This research was conducted by Simon Goldsmith and Themis Kokolakakis at Sheffield Hallam University


This paper evaluated whether ‘Dance to Health’ was an ‘effective and cost-effective means to address the issue of older people's falls’. The research calculated how many falls were prevented by the programme and how much of a cost saving this provided the NHS and UK taxpayer. It concluded that as a result of the programme ‘there was a 58 per cent reduction in the number of falls. Furthermore, the results also demonstrate that Dance to Health offers a potential cost saving of more than £196m over a 2-year period, of which £158m is a potential cost saving for the NHS'.

The research followed more than 1,000 residents from care homes in England who were participating in the programme

The sessions were ‘led by professional dance artists’ who had been ‘fully trained and qualified in falls prevention exercise methods’. Questionnaires of the participants suggested that only 246 people had experienced a fall during the programme’s 56-week period – less than half the number of falls than would be expected. Those falls were also less severe on average, with only 13 per cent leading to admissions to Accident and Emergency.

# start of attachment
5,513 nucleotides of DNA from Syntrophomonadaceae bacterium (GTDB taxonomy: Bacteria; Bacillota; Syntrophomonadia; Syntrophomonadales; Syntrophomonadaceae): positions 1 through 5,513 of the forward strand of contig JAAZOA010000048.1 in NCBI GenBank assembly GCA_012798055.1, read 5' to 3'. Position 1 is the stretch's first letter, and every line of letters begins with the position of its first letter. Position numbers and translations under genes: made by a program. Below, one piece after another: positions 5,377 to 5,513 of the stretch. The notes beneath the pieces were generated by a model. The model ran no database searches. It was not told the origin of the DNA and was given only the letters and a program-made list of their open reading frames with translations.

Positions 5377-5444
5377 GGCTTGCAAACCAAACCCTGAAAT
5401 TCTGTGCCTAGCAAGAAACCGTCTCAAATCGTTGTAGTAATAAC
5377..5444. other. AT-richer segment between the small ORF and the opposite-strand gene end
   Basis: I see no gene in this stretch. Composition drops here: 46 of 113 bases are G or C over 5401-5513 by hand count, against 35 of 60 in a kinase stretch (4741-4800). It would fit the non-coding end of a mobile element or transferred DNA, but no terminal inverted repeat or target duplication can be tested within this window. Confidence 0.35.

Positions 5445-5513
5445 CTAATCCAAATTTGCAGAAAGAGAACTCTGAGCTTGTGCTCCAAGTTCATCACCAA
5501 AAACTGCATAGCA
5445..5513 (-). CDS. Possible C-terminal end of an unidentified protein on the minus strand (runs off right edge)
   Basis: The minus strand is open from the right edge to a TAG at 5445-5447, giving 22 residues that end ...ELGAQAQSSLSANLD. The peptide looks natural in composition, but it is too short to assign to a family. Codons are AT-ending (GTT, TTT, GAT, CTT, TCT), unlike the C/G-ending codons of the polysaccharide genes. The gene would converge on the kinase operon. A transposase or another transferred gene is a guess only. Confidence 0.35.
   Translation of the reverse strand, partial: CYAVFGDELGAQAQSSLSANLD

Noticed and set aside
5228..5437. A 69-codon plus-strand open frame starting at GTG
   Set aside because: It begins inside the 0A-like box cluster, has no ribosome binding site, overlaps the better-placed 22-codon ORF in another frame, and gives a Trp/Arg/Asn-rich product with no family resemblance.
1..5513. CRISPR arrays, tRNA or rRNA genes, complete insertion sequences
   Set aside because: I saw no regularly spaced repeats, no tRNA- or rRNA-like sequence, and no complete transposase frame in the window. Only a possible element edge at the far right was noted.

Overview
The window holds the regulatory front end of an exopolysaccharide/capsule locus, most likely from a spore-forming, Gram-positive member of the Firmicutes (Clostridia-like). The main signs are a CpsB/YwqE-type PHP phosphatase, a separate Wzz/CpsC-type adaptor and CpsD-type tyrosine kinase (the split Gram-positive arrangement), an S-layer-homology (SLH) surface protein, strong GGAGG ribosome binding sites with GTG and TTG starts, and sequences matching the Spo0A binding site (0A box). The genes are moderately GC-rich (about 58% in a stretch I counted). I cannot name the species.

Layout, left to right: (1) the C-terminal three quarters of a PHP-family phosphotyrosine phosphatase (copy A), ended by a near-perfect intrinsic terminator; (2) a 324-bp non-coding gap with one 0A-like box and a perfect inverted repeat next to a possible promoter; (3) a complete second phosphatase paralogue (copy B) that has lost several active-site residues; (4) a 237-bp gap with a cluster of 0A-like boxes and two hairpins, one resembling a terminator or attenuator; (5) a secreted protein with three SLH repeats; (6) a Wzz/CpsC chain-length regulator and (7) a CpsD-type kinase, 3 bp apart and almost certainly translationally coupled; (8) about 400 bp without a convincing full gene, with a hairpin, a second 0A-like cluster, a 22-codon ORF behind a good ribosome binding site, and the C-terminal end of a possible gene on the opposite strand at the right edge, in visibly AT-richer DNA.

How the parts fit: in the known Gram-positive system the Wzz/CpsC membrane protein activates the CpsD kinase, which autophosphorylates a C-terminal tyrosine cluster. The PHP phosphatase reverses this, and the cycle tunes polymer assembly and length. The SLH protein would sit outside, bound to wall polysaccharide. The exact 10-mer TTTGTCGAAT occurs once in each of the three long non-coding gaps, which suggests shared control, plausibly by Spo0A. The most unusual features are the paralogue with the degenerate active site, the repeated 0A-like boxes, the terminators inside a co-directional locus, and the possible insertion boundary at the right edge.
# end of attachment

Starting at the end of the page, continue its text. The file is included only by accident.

Falls are very common among older people and they can be very dangerous

They can cause physical trauma which is costly for the NHS to treat and – for the oldest people especially – can have serious consequences for health and lifestyle. Despite knowing a fair amount about what works, a lot of falls prevention schemes are not informed by evidence and are unengaging for participants. Dance to Health was a frequent, regular and sustained activity which was creative, social, flexible and varied. This meant that participants adhered to the programme over a long period of time, which meant they benefited from increased muscle strength, greater balance, and possibly other wellbeing improvements.

Title A cost-effectiveness evaluation of Dance to Health: a dance-based falls prevention exercise programme in England
Author(s) Goldsmith, S. & Kokolakakis, T.
Publication date 2021
Source Public Health, Vol. 198, pp. 17-21
Author email